Veteran veterinarian

Posted 11/9/10

Tolman, a veterinarian, was drafted and asked to put his knowledge and skills with animals to use in the Army. Although soldiers no longer used horses for transportation or for charging into battle, those skills still were needed.

He received …

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Veteran veterinarian


Clark man reflects on years of serviceHaving served as an Army Green Beret in the 1960s, Don Tolman of Clark has some interesting stories to tell. But they're not stories of stealing into an area under cover or completing top-secret assignments.

Tolman, a veterinarian, was drafted and asked to put his knowledge and skills with animals to use in the Army. Although soldiers no longer used horses for transportation or for charging into battle, those skills still were needed.

He received training on food inspection, which he used later to inspect Army food and the processing plants in Kentucky and Tennessee.

When he was stationed at Fort Campbell, Ky., he also took care of the stables of horses.

While there, he discovered a love of skydiving, and he joined a skydiving club with the nearby 101st Airborne.

Later, a notice came down from Washington, D.C., saying the Army was looking for veterinarians to serve in Special Forces. They should have experience with pack animals, the notice said.

“I grew up here, and we had sheep, and I knew how to pack horses,” Tolman said.

It also would be good for the veterinarians to have some skydiving experience, since they would be required to pass paratrooper training.

Tolman figured he was the guy for the job.

“I passed all the requirements,” he said.

Tolman was transferred to Fort Benning, Ga., and from there to a new duty station at the Special Warfare Center in Fort Bragg, N.C.

Though still quite a new concept, “Special Forces was expanding at that time,” he said. “They had created five or six units called groups, each oriented to specific areas of the world ... I was assigned to the 6th Special Forces Group, oriented to Iran, which then was an ally.”

He went through training in several specialized areas, such as unconventional warfare and officer training school. Each training was intense and demanding, Tolman said.

The Green Berets was such a new operation, he said, that few people knew about it or recognized the uniform.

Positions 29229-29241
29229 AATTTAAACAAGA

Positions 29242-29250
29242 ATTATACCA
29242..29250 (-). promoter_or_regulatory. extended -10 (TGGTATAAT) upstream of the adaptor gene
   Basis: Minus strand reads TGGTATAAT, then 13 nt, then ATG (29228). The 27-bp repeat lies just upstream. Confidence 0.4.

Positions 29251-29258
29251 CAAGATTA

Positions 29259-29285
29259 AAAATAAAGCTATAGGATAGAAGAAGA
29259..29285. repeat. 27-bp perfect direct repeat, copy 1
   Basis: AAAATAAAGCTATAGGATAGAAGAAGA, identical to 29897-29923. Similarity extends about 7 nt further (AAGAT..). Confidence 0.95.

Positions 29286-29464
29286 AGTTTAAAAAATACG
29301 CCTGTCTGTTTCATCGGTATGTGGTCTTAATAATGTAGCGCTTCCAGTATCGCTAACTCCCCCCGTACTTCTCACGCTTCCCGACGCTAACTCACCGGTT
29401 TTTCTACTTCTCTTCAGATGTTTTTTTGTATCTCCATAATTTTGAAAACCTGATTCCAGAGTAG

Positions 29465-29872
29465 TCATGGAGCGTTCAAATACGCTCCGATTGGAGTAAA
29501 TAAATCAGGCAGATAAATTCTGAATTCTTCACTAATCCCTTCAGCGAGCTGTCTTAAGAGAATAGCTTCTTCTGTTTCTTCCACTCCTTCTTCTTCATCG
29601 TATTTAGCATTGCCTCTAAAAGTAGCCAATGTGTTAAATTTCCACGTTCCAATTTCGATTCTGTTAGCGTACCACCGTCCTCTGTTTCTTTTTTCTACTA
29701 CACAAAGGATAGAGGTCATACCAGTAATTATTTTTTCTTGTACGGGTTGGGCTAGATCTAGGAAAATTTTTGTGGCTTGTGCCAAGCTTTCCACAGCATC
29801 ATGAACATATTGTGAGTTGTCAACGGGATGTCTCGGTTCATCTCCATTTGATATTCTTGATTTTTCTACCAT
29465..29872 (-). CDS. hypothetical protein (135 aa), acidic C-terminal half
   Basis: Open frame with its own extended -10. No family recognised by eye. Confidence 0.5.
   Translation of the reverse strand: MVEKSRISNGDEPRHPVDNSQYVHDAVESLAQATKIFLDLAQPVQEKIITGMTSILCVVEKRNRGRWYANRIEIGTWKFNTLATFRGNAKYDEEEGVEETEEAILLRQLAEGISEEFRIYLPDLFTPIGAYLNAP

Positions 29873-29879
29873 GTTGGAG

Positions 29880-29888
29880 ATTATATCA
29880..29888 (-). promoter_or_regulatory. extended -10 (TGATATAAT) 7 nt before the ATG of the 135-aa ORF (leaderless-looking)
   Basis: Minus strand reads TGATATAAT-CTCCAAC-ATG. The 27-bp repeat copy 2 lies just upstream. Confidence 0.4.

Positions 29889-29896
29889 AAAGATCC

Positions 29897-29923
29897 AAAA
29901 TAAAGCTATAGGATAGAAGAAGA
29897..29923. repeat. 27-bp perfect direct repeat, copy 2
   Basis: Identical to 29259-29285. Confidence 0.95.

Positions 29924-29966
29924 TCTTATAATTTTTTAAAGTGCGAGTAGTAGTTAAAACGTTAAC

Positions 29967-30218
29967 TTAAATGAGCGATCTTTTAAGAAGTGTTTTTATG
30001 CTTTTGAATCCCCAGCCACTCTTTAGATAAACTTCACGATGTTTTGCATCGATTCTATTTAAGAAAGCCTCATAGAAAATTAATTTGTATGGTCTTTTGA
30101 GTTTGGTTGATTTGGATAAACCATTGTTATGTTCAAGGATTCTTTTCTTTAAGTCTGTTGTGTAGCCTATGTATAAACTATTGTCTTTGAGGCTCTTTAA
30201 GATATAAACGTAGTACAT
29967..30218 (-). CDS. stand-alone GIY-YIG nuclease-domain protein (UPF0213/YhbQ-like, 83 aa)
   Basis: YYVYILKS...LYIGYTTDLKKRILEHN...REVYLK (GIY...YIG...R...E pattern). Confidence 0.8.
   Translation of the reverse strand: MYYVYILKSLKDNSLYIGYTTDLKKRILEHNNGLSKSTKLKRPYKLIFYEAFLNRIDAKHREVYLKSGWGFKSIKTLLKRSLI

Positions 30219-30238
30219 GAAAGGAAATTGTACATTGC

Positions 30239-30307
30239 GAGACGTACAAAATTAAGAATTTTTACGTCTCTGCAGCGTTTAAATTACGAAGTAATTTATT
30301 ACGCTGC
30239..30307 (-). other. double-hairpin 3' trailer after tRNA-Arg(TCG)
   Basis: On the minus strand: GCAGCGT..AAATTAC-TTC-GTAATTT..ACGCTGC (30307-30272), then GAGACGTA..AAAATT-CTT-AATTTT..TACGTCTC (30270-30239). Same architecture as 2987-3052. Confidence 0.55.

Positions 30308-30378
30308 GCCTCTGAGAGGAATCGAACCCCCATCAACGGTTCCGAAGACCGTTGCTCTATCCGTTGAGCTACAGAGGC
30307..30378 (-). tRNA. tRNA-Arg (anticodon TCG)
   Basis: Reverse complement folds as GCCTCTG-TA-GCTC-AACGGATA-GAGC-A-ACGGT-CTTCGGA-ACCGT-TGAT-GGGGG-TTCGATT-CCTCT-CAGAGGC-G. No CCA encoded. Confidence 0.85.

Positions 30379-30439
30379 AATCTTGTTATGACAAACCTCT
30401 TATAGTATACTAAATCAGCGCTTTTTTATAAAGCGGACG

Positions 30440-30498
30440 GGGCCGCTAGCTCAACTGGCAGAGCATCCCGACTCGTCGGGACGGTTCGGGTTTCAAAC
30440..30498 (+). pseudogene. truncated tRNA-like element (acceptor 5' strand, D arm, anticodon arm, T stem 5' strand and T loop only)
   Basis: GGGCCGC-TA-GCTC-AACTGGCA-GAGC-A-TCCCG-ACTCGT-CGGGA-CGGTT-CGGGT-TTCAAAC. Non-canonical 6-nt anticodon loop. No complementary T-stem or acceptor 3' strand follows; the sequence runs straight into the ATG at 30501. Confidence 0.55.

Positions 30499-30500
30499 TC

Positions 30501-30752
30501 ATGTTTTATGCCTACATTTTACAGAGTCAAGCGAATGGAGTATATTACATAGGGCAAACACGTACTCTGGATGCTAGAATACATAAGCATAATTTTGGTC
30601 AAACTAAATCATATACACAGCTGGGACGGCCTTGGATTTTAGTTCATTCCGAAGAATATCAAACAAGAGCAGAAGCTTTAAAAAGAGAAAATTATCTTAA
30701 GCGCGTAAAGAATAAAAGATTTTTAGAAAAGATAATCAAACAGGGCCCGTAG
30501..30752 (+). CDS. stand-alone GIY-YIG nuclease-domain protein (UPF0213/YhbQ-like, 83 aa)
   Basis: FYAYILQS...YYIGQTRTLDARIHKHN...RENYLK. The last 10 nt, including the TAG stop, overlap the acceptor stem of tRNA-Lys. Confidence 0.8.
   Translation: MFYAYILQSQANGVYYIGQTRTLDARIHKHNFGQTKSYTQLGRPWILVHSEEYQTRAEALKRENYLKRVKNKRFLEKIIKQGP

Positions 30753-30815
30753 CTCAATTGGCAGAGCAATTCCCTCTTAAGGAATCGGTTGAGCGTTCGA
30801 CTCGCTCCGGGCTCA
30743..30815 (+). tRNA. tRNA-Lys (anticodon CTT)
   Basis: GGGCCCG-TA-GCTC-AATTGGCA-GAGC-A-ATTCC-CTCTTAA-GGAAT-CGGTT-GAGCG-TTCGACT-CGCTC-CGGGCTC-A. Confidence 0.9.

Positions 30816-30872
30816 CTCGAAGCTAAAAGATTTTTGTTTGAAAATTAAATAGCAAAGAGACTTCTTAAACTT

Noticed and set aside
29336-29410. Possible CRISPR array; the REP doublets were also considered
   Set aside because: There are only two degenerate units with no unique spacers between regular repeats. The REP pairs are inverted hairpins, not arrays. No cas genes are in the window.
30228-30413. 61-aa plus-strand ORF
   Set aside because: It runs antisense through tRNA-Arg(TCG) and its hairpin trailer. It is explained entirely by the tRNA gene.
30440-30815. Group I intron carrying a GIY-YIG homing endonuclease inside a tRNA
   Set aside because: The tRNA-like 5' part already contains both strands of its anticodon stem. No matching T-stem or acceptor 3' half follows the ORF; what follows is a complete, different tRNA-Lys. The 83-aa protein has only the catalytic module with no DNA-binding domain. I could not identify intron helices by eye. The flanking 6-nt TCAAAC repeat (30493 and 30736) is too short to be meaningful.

“Once I came upon a man who asked, ‘Where's the rest of the Boy Scout Troop?'” he said. “They were the only other ones who wore beret hats, so he assumed I was a Boy Scout leader.

“I didn't correct him. I just said, ‘Well, I've got to meet them.'”

Even if people knew about the Green Berets, “almost nobody knows what a veterinarian does in Special Forces,” he added.

Tolman was the first veterinarian to complete the training programs. Part of his specialized training was learning about different kinds of animals that could be used as pack animals. In addition to horses, mules and donkeys, they include animals such as elephants in India, camels in the Middle East, sled dogs and caribou in the Arctic, water buffalo in Africa and llamas in South America.

He also learned about food procurement in indigenous areas, as well as food processing, sanitation, nutrition and storage.

Knowledge of both topics was important, he said, because Special Forces units often must use resources available locally.

“When you're at war with a country, you're not there to kill people,” he said. “You're there to change their minds. That's why you have help from local people. Not everybody believes in a dictatorship that's tough on people.

“You give them help, and part of that help is to better their lifestyle. Since many of the diseases people get come from animals or food, the training we get comes in handy.”

Tolman noted that both tuberculosis and brucellosis come from animals and are spread through milk, and improper food storage can lead to botulism and other diseases.

He also learned about poisons from snakes and other animal-related health hazards.

“You can start to see that if somebody wanted to disable a fighting unit, if they could contaminate their food, they could disable them as bad as shooting them,” he said. “It's important to have someone who knows that, who can watch for symptoms.”

Tolman also learned how to disinfect water and get rid of parasites.

That information then can be taught to the locals to help them improve their lifestyles.

Special Forces is part of that strategy, he said. Special Force groups often go behind enemy lines to work with people sympathetic to the cause at hand, helping them and thereby strengthening alliances and creating new ones.

“When you build a clinic, help new mothers, vaccinate kids or clean up a water supply, you've created quite a friendship,” he said. “Many times, local villages would fight more to protect a clinic than they would for any political philosophy.”

In 1964, Tolman was stationed in Alaska, where he worked to vaccinate sled dogs against rabies and other diseases.

Wolves carried rabies, and could transmit that and diseases to sled dogs, he said. Vaccinating the dogs would allow them to survive an epidemic.

“Back then, before snowmobiles, dog teams were integral to the people's survival,” he said.

He got to know some of the people well, and to show their thanks, they presented him a seal skin beret with the insignia added in beadwork.

To this day, Tolman said he enjoys watching the annual Iditerod race.

From Alaska, Tolman received training in Spanish, which he would use during his next assignment in Panama.

Tolman said Special Forces often competed with the regular Army for funding. Eventually, Special Forces moved to Special Operations, which, in addition to the Green Berets, now include the Navy Seals, the Rangers and Delta Force.